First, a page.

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Iraqi cops, US troops stage joint raids
( 2003-09-29 14:08) (Agencies)

Iraqi security forces, backed by U.S. military police, carried out their largest-ever joint raid Monday in an effort arrest those responsible for a series of deadly attacks against American forces and to break the resistance movement in Saddam Hussein's turbulent hometown.

The overnight raid involved more than 200 American-trained Iraqi police and dozens of soldiers from the U.S. Army's 720th Military Police Battalion. The Iraqis were trained by the MPs, one of the only U.S. military units to patrol the city on a daily basis.

"The people we went after are the trigger-pullers attacking the coalition," said Lt. Col. David Poirier, who commands the 720th, based in Fort Hood, Texas. "We want to send the message that if you pull the trigger on the coalition, we will get you."

Although only four people were detained in simultaneous raids against 15 houses in downtown Tikrit, Poirier standing on one of Tikrit's dark and dusty streets said the operation was a success because Iraqi police had led the raids.

"We think we are turning the corner with the police. This was completely led by the Iraqis." Poirier said. "We hope this operation has tightened the noose on the bad guys."

They were seeking 12 men believed to be directly responsible for firing rocket-propelled grenades at U.S. convoys along a stretch of roadway in central Tikrit known as "RPG alley." They were also thought to be the men who have detonated scores of homemade bombs along that road and the main highway running through Tikrit that connects Baghdad with the northern part of the country.

"These are the people responsible for that. This operation was designed to break the back of the Fedayeen," Poirier said. "They are off-balance, on the run, they know we are after them and that the Iraqi police are after them."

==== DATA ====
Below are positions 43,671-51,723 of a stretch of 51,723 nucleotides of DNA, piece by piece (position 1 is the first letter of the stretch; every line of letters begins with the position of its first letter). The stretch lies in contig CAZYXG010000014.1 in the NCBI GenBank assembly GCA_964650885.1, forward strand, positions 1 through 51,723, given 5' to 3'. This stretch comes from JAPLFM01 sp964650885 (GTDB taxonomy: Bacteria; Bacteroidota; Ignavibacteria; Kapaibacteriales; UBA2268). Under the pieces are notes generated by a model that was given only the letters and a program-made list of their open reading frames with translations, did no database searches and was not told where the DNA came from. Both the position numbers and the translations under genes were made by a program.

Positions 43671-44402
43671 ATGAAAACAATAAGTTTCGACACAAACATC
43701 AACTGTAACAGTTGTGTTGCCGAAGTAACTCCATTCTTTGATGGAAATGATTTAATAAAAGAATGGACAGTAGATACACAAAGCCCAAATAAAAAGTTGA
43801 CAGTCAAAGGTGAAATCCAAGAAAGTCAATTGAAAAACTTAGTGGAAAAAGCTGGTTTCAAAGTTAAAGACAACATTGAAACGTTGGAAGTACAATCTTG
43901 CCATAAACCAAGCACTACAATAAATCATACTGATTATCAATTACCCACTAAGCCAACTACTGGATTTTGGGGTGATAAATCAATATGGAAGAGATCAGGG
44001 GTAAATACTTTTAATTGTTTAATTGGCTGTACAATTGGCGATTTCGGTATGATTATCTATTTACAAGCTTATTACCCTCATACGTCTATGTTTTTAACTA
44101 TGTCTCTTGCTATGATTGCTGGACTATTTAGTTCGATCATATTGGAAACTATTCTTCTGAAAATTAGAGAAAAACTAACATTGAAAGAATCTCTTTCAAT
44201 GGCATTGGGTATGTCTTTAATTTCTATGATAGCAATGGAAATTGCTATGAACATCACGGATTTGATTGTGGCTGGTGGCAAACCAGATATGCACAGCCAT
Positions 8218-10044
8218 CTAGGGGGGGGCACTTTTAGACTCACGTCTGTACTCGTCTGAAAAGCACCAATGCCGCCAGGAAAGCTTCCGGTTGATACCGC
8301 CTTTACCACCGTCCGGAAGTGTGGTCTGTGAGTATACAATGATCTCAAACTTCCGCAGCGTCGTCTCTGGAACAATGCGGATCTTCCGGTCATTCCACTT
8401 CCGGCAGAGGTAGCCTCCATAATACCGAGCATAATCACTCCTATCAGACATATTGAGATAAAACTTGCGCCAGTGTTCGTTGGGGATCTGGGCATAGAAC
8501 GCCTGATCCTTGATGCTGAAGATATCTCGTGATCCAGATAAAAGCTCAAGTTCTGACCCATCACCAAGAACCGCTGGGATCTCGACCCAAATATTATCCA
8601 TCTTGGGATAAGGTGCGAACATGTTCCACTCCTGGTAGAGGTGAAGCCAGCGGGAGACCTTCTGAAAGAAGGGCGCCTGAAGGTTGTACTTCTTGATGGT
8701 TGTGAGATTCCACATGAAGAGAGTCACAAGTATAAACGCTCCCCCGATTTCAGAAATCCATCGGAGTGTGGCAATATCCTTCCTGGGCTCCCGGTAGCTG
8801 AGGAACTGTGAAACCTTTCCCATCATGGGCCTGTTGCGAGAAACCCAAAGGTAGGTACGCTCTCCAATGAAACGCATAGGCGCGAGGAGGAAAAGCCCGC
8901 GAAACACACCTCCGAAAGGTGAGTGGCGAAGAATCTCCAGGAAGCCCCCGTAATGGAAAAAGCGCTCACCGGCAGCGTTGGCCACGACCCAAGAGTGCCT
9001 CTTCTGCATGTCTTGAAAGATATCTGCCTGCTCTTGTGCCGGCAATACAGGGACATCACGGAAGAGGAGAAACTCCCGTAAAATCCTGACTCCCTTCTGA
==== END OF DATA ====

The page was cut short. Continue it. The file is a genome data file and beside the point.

U.S. troops have carried out dozens of raids, mostly at night, over the past two weeks, arresting men who have funded those known by the U.S. military as the trigger-pullers. They also have uncovered weapons caches, including two of the biggest found to date last Saturday. They included nearly three-dozen heat-seeking anti-aircraft missiles, mortars and a ton of explosives used to make bombs.

The raids intensified after Iraqi resistance fighters shot and killed three Americans in an ambush two weeks ago just outside Tikrit. In a coordinated series of attacks and ambushes against U.S. forces last week, nine Iraqi fighters were also killed.

"We think all these people and weapons found in the past are linked. We think they are linked to the organized attacks and are also responsible for the assassination attempts against the Iraqi police as well."

The headquarters of the Iraqi provincial police, where a portion of the operation began just after midnight, had come under mortar attack three days before.

Driving through the sleepy streets of downtown Tikrit without headlights, the teams of Iraqi and U.S. Military Police fanned out through the narrow dirt alleyways, simultaneously storming all 15 houses, with the operation ending just after daybreak.

The operation was carried out after information received by the Iraqi police, and Poirier said the information was an indication that people in Tikrit have begun to tire of the near-daily violence.

"It's Saddam's hometown and there's a lot of family here. Some still believe he's going to return, but more and more they are realizing Saddam is gone and the old regime is dead," Poirier said. "Tikrit was a tough nut to crack. It's Saddam Hussein's hometown, but I think we have cracked it. That, of course, doesn't mean it's a safe place."

 
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